Hospitals face cuts in workers’ comp fees; State OKs new payment schedule

Hospitals face cuts in workers’ comp fees; State OKs new payment schedule

By Staff/Wire reports, The Greenville News

June 27, 2006

The state Workers’ Compensation Commission OK’d a plan Monday that should cut payments to hospitals that treat injured workers.

Hospitals will get $62.1 million less for inpatient and outpatient care under the plan set to begin in October, said Gary Thibault, commission executive director.

“This is probably the most significant change on the medical side that we’ve seen,” he said.

The state’s workers’ compensation system spends about $850 million a year on medical bills and permanent and temporary disability payments. More than half of that goes to medical costs, Thibault said.

Under the plan, hospitals will be paid at most 40 percent more than Medicare pays for care, he said.

The state Hospital Association opposes the plan, saying the commission set an arbitrary amount — the Medicare payment plus 40 percent — with no analysis.

“We don’t know what it means,” said Tommy Cockrell, the association’s CEO. “Before any methodology should be prescribed for every hospital in the state, a cost analysis should be done to see what the actual impact will be.”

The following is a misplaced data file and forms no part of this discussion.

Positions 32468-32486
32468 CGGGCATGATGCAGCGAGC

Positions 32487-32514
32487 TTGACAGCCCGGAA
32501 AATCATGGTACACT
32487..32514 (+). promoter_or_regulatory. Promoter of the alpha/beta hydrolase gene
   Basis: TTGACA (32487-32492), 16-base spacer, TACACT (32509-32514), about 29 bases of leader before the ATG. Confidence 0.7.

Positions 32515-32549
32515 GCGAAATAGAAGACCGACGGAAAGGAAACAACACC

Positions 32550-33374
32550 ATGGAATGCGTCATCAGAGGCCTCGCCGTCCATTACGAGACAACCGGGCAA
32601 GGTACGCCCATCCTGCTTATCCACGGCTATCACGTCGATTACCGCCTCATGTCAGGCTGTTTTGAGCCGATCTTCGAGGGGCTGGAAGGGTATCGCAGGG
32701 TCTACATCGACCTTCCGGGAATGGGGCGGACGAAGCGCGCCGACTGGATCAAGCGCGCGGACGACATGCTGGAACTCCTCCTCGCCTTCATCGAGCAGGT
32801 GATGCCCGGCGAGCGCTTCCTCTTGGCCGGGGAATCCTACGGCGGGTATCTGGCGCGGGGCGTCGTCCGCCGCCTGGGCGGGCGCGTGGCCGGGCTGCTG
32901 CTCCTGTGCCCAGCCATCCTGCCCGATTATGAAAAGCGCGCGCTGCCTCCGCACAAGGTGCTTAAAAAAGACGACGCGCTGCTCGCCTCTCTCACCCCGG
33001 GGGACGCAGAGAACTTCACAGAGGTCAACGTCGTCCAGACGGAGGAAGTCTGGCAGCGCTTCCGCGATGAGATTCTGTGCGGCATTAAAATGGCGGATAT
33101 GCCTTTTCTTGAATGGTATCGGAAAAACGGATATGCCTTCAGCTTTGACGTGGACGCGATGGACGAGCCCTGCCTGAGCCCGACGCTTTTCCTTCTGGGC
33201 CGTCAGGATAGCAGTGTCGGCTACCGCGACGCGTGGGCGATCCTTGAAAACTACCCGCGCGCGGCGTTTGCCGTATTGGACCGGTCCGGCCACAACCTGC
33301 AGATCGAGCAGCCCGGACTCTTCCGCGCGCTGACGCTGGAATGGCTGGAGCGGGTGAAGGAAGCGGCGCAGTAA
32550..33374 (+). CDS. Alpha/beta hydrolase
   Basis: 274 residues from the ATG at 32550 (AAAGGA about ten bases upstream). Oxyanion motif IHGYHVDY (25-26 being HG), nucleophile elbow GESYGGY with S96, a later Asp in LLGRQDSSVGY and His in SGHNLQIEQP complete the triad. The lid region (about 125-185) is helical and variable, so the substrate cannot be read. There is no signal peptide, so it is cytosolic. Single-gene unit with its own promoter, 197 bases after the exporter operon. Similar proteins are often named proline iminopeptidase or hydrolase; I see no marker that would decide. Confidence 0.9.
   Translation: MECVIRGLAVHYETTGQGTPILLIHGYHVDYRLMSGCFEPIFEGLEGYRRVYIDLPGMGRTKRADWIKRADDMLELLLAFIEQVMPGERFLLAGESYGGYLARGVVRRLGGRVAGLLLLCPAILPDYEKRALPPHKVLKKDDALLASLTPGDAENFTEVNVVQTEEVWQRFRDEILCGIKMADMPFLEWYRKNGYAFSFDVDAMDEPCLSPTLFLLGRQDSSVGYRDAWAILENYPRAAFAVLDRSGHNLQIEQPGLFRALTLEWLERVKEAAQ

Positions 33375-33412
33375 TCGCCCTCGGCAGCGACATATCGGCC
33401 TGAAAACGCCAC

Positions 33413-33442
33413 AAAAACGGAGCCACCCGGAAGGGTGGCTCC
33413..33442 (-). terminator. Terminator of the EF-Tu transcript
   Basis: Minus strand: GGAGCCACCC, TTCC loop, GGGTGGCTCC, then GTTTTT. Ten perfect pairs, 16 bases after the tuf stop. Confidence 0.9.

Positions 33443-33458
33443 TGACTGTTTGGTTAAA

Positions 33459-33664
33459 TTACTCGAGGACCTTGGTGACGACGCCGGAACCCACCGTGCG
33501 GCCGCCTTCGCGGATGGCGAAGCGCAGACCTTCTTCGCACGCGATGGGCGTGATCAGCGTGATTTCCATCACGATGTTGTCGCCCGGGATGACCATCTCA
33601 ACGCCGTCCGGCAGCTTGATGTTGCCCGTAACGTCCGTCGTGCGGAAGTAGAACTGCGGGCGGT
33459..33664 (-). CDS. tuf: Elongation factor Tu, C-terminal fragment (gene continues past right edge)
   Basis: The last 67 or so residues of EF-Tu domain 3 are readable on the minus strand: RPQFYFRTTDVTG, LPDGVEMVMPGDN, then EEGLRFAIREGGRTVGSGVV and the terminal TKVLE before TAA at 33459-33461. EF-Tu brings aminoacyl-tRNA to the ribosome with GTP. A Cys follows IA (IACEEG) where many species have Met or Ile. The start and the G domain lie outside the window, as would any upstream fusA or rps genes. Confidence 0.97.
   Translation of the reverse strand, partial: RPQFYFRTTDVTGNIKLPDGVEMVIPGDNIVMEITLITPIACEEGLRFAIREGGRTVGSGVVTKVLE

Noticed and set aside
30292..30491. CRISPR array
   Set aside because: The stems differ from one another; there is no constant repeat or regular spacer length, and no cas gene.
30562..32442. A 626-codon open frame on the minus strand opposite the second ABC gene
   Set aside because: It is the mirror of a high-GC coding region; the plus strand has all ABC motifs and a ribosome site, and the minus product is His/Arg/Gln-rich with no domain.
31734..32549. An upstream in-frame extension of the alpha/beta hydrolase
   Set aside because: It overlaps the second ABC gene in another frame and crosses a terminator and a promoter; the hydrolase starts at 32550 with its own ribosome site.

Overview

If the payments are too low, hospitals “may have to get out of the nonemergent Workers Comp business,” he said.
The change, approved by a 3-2 vote, came in response to soaring hospital charges for workplace injuries.

Between 2001 and 2005, charges rose 93 percent for inpatient care despite an 8 percent decrease in the number of people treated, Thibault said. For outpatient services, charges rose 48 percent despite a 9 percent decrease in cases.

The move was cheered by some, including the South Carolina Small Business Chamber of Commerce, which said it will play a vital role in keeping rates down.

“The No. 1 driver of workers’ compensation costs is medical claims,” chamber chief executive Frank Knapp said.

But Otis Rawl, lobbyist for the state Chamber of Commerce, was cautious. “Anytime you see a reduction in one area, you can see costs spike in other areas.”